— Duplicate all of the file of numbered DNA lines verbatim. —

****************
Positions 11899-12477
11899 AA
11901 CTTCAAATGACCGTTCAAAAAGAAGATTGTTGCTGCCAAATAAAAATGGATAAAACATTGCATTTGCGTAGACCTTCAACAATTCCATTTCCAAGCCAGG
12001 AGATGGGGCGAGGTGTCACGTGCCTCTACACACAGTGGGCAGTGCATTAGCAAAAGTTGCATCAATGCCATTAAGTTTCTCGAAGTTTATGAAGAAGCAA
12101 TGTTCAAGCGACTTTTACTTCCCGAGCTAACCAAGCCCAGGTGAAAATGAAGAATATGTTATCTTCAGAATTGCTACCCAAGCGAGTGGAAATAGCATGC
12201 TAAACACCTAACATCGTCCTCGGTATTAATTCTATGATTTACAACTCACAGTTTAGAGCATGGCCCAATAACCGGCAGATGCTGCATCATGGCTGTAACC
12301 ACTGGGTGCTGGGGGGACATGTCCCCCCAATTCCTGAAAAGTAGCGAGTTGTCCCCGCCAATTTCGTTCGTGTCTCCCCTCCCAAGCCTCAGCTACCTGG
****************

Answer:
Positions 11899-12477
11899 AA
11901 CTTCAAATGACCGTTCAAAAAGAAGATTGTTGCTGCCAAATAAAAATGGATAAAACATTGCATTTGCGTAGACCTTCAACAATTCCATTTCCAAGCCAGG
12001 AGATGGGGCGAGGTGTCACGTGCCTCTACACACAGTGGGCAGTGCATTAGCAAAAGTTGCATCAATGCCATTAAGTTTCTCGAAGTTTATGAAGAAGCAA
12101 TGTTCAAGCGACTTTTACTTCCCGAGCTAACCAAGCCCAGGTGAAAATGAAGAATATGTTATCTTCAGAATTGCTACCCAAGCGAGTGGAAATAGCATGC
12201 TAAACACCTAACATCGTCCTCGGTATTAATTCTATGATTTACAACTCACAGTTTAGAGCATGGCCCAATAACCGGCAGATGCTGCATCATGGCTGTAACC
12301 ACTGGGTGCTGGGGGGACATGTCCCCCCAATTCCTGAAAAGTAGCGAGTTGTCCCCGCCAATTTCGTTCGTGTCTCCCCTCCCAAGCCTCAGCTACCTGG